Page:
The positive response shown by North Korean citizens to a speech given this month in Pyongyang by South Korean president Moon Jae-in has alarmed security officials in the North, who now fear a loss of prestige by North Korean leader Kim Jong Un, sources in the country say.
Moon’s seven-minute speech before an audience of 150,000 on September 19 touched on themes popular with the crowd: the shared ethnic heritage of Koreans in both countries, the desire for peace and unification, and North Korea’s prosperity.
Speaking to RFA’s Korean Service, a source in Pyongyang said that Moon’s speech drew an enthusiastic response.
“People are now expressing positive opinions about the address given by the South Korean president to Pyongyang residents during the North-South Summit,” RFA’s source said, speaking on condition of anonymity.
“Some are even saying that it reminded them of the day when the Supreme Leader Kim Il Sung gave a triumphant speech in Pyongyang after we gained independence,” he said, referring to the founding of the North Korean state following Japan’s defeat in the Second World War.
“I was deeply moved, and almost in tears, during [Moon’s] speech when he told us: ‘You have shown the unshakeable will to stand on your own while holding on to your national pride.’ “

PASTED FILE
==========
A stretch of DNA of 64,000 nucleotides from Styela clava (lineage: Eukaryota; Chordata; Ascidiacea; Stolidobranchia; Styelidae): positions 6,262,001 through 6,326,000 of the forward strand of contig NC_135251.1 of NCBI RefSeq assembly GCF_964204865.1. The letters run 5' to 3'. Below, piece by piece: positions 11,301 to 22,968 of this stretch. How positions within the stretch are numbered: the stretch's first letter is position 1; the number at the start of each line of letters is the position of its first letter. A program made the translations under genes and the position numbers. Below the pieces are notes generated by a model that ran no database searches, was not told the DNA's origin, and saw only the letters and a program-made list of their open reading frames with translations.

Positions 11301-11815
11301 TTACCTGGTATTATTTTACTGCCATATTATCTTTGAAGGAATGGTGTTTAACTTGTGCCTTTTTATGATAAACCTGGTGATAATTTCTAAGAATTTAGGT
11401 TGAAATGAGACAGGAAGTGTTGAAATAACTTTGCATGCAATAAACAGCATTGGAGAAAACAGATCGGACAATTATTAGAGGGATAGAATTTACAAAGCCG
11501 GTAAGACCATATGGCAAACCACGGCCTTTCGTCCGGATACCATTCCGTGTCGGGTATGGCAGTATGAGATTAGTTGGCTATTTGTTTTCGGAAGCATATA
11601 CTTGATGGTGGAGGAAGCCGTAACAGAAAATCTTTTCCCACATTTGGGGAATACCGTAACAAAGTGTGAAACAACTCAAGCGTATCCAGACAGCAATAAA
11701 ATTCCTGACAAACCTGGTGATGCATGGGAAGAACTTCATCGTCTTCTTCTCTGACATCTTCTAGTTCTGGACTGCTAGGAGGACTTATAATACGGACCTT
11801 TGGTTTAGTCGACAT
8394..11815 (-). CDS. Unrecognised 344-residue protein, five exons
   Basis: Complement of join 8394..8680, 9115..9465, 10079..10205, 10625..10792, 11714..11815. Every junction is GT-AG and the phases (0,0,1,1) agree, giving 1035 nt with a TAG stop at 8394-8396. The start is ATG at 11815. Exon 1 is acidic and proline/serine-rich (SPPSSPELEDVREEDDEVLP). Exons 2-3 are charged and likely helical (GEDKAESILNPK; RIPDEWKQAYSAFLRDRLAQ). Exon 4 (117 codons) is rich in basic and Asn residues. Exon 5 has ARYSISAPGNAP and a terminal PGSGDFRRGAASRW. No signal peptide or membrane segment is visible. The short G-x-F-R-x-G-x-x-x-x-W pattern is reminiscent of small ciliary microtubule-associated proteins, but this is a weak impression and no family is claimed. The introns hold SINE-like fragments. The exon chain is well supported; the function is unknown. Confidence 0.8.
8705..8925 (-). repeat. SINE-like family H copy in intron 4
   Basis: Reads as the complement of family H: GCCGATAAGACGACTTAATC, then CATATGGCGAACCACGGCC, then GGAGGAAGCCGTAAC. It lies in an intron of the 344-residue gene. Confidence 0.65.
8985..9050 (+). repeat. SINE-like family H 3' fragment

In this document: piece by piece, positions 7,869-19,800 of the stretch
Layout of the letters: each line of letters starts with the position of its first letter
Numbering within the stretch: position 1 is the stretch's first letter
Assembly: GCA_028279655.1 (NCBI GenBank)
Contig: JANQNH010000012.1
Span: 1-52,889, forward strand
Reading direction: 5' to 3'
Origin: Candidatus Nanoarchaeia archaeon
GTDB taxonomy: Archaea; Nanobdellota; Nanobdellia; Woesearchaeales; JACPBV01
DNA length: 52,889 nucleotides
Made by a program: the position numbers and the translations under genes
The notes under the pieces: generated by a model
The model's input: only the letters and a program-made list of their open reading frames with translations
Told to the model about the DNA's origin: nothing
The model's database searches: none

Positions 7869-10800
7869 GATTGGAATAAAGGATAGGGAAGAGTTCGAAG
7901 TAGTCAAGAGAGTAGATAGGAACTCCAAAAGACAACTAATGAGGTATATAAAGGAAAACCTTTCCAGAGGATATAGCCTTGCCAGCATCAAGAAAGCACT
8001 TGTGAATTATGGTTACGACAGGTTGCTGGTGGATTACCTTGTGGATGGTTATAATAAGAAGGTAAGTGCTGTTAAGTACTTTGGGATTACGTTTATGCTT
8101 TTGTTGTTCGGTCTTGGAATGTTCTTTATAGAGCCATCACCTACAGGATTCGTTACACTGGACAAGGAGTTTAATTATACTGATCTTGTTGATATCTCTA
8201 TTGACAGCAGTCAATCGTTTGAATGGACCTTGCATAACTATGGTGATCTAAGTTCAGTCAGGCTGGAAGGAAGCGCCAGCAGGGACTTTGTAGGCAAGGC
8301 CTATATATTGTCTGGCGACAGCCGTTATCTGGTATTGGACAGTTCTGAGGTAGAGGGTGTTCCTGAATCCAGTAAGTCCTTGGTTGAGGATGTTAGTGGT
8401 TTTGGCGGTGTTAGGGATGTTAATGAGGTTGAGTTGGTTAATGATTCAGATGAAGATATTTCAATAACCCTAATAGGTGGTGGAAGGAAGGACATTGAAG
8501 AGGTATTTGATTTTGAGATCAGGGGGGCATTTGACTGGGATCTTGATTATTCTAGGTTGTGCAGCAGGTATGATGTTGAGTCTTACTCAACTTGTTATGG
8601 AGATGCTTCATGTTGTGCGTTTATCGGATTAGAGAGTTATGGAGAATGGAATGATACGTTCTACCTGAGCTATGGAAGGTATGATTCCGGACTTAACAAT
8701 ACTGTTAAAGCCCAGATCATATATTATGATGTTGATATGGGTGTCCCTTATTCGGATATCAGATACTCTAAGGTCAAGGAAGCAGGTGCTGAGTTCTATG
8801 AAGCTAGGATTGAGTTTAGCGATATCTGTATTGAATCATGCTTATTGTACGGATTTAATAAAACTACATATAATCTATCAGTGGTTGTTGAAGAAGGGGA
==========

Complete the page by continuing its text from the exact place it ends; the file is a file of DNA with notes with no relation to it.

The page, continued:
“I was brought up to see South Korea as our enemy,” he said. “But when I saw the South Korean president speak so sincerely and hold hands with Kim Jong Un with smiles on his face, I could feel the affection of us having the same ethnic roots.”
Public opinion monitored
The Pyongyang citizens who heard Moon speak were all carefully selected to attend the speech, which was designated a No. 1 event because North Korean national leader Kim Jong Un was also scheduled to attend, RFA’s source said.
“But since they later told their close family members and friends that they were able to feel the sincerity of the South Korean president’s speech, the North Korean authorities are concerned about this,” he said.
North Korea’s State Security Department now worries that public sentiment in Pyongyang may be favoring the South Korean president over Kim Jong Un, he said.
“So they have ordered the heads of people’s units in each district to monitor public opinion.”
Also speaking to RFA, a source in North Pyongan province, bordering China, said that he had recently spent an entire day talking with relatives from Pyongyang about South Korea’s president and the speech that he gave.
“The flow of the No. 1 event, including the cheering for the South Korean president’s speech, had all been planned beforehand,” RFA’s source said.
“But many of those who participated say that they applauded from their heart after hearing [Moon’s] humble and heartfelt speech,” he said.
Reported by Hyemin Son for RFA’s Korean Service. Translated by Leejin Jun. Written in English by Richard Finney.